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6. Quake Sequels

6.1 Hexen II

Hexen II is a colourful adaption of the Quake engine, and in terms of source code and theme is much closer than Quake II to the original game. Unfortunately, Raven Software released the game with many rough edges... So beautiful, yet so cruel.

Hammer of Thyrion is the main Linux Hexen II port , and has had much work done towards squishing bugs and enhancing the OpenGL graphics. While it is not as widely distributed as Quake, the HoT demo includes some of the game's best levels and is available from the Sourceforge project page.

Mappers should note the Quest world editor, and HexenC compiler FTEQCC.

6.2 Quake II

Quake II is the sci-fi themed sequel to Quake. Early Linux releases weren't very solid, especially the mouse handling, but there is now a few related projects to choose from.

Open Source Projects

QuDos' Quake II is the most notable. It is based on Icculus Quake II, and includes some beautiful graphical enhancements - including cell shading - and support for FreeBSD and XMMS plugins. Another project still in development is Quetoo which has speed and security enhancements, but also a very stripped back interface and a few bugs.

Yamagi Quake II, also based on Icculus, is an active Q2 project focusing on single player game and cooperative game modes.

Qfusion appears an interesting project... that's slipped under my radar till now. An advanced multipurpose engine based on Quake II.

Older projects include Michael Olson's source and binary rpms (which appear to be based on an old Icculus release) and the QuakeForge Quake II project with support for multiple operating systems. On a slightly different note - the Jake2 project is a version of Quake II written in Java.


A common command line option is:
+set vid_ref glx +set gl_driver /usr/lib/
which tells the game to start in OpenGL mode.

See the old version of this how-to for other Quake II troubleshooting tips.


Digital Paint 2 is an "original" multiplayer game based on the Quake II engine. It's colourful and fun nature is a departure from the usual dark tone of most Quake games. Being a totally remodeled game, it doesn't require you to have the original Quake II ;->.

Argonium is a slick looking deathmatch mod which is also freely distributable.

6.3 Quake III Arena

Quake III was one of the first games to receive a full Linux commercial release. It's a great game which more than survives. Mods are numerous, and of better visual quality than Quake I or II. For more info about installing the game, try idsoftware's Faq, or Linuxgamer's Quake III How-To.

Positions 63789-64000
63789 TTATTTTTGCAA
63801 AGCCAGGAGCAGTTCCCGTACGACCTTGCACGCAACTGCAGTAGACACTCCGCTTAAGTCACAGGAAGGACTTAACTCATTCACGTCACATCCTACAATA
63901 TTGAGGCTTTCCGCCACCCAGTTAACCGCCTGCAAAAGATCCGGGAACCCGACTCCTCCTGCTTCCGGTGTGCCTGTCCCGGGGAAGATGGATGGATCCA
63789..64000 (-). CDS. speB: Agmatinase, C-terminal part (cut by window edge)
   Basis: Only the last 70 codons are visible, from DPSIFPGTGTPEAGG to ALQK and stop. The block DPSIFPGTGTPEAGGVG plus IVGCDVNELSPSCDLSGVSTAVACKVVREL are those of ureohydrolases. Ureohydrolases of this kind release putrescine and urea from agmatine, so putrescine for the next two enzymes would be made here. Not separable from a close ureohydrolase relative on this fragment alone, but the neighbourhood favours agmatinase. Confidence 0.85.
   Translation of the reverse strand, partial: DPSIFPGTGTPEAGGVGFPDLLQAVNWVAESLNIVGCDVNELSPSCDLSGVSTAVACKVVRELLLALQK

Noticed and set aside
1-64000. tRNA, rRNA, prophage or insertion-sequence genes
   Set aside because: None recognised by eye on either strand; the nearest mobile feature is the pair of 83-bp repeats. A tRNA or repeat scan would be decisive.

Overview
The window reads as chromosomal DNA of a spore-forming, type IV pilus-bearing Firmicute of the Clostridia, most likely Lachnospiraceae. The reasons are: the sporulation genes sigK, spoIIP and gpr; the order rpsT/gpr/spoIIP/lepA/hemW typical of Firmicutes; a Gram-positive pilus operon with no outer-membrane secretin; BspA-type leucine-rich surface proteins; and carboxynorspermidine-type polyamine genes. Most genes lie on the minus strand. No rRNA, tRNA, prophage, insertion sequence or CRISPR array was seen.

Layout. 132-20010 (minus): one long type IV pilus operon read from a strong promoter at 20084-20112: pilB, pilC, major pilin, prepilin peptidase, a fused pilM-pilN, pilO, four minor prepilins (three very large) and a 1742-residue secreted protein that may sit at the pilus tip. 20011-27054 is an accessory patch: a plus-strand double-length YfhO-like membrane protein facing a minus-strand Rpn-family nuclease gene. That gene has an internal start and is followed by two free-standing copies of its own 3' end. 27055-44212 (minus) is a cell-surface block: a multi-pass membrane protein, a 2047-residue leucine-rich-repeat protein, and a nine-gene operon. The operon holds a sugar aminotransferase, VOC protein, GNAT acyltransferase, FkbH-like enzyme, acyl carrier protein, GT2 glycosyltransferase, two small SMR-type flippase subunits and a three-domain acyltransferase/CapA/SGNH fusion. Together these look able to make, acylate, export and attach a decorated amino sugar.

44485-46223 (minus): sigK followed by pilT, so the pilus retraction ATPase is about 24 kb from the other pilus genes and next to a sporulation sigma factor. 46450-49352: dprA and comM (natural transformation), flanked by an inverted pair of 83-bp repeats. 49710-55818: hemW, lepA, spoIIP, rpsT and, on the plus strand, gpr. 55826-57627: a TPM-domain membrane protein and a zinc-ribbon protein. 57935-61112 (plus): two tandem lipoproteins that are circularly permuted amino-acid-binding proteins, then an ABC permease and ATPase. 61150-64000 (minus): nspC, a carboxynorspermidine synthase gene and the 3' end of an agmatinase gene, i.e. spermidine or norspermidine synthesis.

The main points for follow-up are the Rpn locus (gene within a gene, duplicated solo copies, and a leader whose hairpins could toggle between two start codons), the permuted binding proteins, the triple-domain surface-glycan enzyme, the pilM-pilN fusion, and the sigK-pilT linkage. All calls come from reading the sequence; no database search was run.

The retail add-on Quake III Team Arena is supported and, despite getting ordinary reviews, is a great game. Most user mods should work with Linux. The Linux Gamers FAQ reports:

    Yes, ... modifications work in Linux as long as they are compiled to the
    Quake III ... VM bytecode as advised by id software.  ...  modifications
    compiled to Windows library files will not work.

Open Source Projects

The Icculus Quake III Project which has recently moved to IOQuake. They are adding extra features, including support for Star Trek Voyager: Elite Force Holomatch (multiplayer).

Sourceforge Quake III - Cell Shading


Warsow is a cell-shaded cartoon style total conversion using a heavily modified engine. It's interface is very slick, graphics to die for, and gameplay is ok.

World of Padman is a high quality stand-alone conversion. It's set in a miniature suburban world with a bizarre cartoon theme, and is currently multiplayer only but with full bot support.

In Alien Arena you're matched against pin headed martians in unbelievable OpenGL environments.

The Dark Conjunction is an atmospheric Q3 single player conversion.

Try the alien themed Tremulous for an original multiplayer mod.


The Zerowing installation and known issues guides hosted by id Software.

Linuxgamer's Quake III How-To.

Linux Questions' Quake III forums for Sound and Mouse problems.

All things Quake III at Planet Quake

6.4 Quake IV

Quake IV is an epic FPS from Raven Software. It is based on the Doom-III engine and has high hardware specs: A 2GHz P4 (or AMD equivalent) and 512meg ram are the official minimum requirements. It's a beautiful game which should really be played with the graphical settings set to "medium" or "high". For this reason the author recommends against using entry level cards such as the FX5200.

The game runs well under Linux, but still has a couple of issues:

Quake IV Links

The Official Linux Faq

Linux Questions Quake IV bug forums

Quake IV demo

Linux 1.4.2 SDK installer

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